Anne Frank made me want to become a writer.
I read her diary when I was 11. “Will I ever become a journalist or a writer? I hope so, oh, I hope so very much,” she wrote. Her moving, clever diary fuelled my similar ambitions. I dreamed of millions reading my work just like she did.
Last month, Anne inspired me again. This time, she made me think deeply about how to improve my charity storytelling.
I visited the flat in Amsterdam where she hid. For days afterwards, I couldn’t stop thinking about it. The photos of Greta Garbo and Ginger Rogers Anne had plastered all over her bedroom. The pencil lines on the wall marking how she had grown from a little girl to a tall woman during her two years in hiding. The bookcase blocking the secret entrance she was dragged through the day the Gestapo found her, heaving with tattered 70-year-old ring binders.
The visit immersed me in Anne’s experience. Standing in her bedroom, I felt a profound connection with her. And an intense desire that we must never let something as terrible as the Holocaust happen again.
So how does that relate to charity writing? Well, it made me consider how I can immerse people in the charity case studies and features I write. So they think about what I’ve written for days afterwards. So they feel that deep connection with the person and cause I’m writing about – and a deep desire to take action and give support. That’s our ultimate goal as charity copywriters, right?
Inspired by my visit to Anne Frank’s house, here are four tips for producing charity writing potential supporters connect deeply with, remember and act upon:
Small details = big impact
I already knew Anne’s story. I already thought it was dreadful. But, for me, what made her come alive, what really drowned me in her world, were the little details. The height chart. The dog-eared, teenage-doodled tartan diary. Then battered old sink she washed in.
You can add a few carefully chosen descriptions of surroundings and the people you’re interviewing into your charity case studies and features to bring sharp images to mind, subtly make a strong point and add life to your writing. These details are known as reportage.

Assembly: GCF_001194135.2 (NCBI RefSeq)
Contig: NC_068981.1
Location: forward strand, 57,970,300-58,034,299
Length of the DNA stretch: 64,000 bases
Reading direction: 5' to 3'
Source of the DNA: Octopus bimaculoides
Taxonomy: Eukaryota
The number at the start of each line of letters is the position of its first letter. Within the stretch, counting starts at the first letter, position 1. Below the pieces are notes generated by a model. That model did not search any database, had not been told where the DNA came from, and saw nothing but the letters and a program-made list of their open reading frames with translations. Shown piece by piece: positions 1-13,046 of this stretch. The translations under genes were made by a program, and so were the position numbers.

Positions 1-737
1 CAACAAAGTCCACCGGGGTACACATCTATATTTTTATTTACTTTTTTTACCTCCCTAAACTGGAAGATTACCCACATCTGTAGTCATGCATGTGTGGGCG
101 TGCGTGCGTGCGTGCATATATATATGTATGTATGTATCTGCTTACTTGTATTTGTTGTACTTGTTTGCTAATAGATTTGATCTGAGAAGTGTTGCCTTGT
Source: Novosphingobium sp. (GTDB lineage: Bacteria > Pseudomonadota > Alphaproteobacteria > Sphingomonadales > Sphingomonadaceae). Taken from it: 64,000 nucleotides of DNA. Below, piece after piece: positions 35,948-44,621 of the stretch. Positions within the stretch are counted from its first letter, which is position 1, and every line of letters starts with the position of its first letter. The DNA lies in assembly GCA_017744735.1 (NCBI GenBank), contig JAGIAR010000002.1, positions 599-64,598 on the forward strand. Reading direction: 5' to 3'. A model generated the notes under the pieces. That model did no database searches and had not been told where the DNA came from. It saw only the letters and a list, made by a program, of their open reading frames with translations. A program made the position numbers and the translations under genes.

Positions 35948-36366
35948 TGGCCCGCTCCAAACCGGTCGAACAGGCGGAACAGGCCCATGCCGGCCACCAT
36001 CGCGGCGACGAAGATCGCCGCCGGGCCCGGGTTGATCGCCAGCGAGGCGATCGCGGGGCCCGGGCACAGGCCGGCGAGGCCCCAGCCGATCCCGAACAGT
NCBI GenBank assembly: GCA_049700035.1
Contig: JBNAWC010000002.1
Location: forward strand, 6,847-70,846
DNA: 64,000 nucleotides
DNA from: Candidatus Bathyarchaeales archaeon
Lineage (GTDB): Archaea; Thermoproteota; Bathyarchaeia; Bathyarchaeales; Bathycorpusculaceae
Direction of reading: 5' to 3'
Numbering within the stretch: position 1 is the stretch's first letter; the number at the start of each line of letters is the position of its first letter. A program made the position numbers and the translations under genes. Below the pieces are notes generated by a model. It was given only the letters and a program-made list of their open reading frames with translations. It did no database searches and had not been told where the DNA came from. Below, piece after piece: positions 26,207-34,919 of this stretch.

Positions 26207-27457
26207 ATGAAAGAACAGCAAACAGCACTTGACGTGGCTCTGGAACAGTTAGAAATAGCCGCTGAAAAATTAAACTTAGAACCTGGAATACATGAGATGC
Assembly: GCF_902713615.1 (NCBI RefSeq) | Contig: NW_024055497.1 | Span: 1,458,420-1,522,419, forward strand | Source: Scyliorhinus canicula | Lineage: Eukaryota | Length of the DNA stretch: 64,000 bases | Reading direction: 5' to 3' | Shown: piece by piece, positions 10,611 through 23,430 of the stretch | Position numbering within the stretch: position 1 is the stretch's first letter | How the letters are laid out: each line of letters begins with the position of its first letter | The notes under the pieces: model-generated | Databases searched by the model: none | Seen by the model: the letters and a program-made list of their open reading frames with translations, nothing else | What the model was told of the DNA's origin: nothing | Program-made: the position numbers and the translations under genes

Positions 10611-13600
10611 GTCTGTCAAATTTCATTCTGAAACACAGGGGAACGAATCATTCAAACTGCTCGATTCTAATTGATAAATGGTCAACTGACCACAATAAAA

For example, this is from an interview with Kerry Needham, mother of Ben who was abducted as a baby in Greece 20 years ago:
“We sat in her living room where your eye is drawn to a picture of Ben, frozen in time at 21 months old, the gravitational pull at the centre of their lives. Despite her lack of sleep, she looked beautiful – she has a wise, sad stillness that comes to people who have endured and survived.”
Before the interview even begins, the writer has already created sympathy with and interest in Kerry. Reportage is a powerful tool.
Make readers relate
Another thing that made me feel strongly connected to Anne was imagining the pictures of Greta and Ginger could easily be The 1975 or the Hunger Games if she were alive today (although I don’t think Anne would ever have been uncool enough to be a belieber). In other words: I could relate to her.
A personal connection is often what makes people support a particular charity. “That could be me, my child, my family” is usually involved somewhere.
Try to make this connection in your writing. Think about details you can add to help people relate to and invest strongly in what you’re saying.
Instead of just laying out the facts, for example, “Typhoon Haiyan wrecked the home of eight-year-old Rodolfo Diaz and his family, ripping the roof off and causing flooding,” subtly let readers know there are perhaps similarities between them and who you’re writing about. “Typhoon Haiyan left the Diaz’s only family photo album floating in a foot of water on the living room floor. Rodolfo doesn’t know where his most treasured possession – his Manchester United top – is, because it blew away when the typhoon ripped his bedroom roof off.”
If you’re going to really touch people with your writing, it has to have verisimilitude, AKA a ring of truth. Just like walking through Anne’s house plunged me deep into her world, we want to plunge readers deep into the stories we write. And that won’t be possible if they seem a bit generic or made up. A good piece of charity case study or feature will have lots of specifics and small details to make it compelling and authentic.
For example, “I taught a class of seven-year-olds for the day” is much less effective – and convincing – than “I helped teach a class of 43 noisy seven-year-olds. We did a lesson on multiplication on the old, creaking blackboard. One little girl, Jenny, couldn’t stop tugging at my leg, wanting to impress me with her expert knowledge of the five times table.”
Look for inspiration in unusual places
We’re bombarded by stories every day. In newspapers, magazines, on Eastenders, at the cinema, in museums…
Every time I feel particularly moved by a story, I’ve started asking myself why – and if there’s anything I can take to put into practice in my charity writing. My trip to the Anne Frank house is the most obvious example, but inspiration is everywhere.
Why don’t you start doing the same?
Need help to tell your charity stories? Why not drop me a line?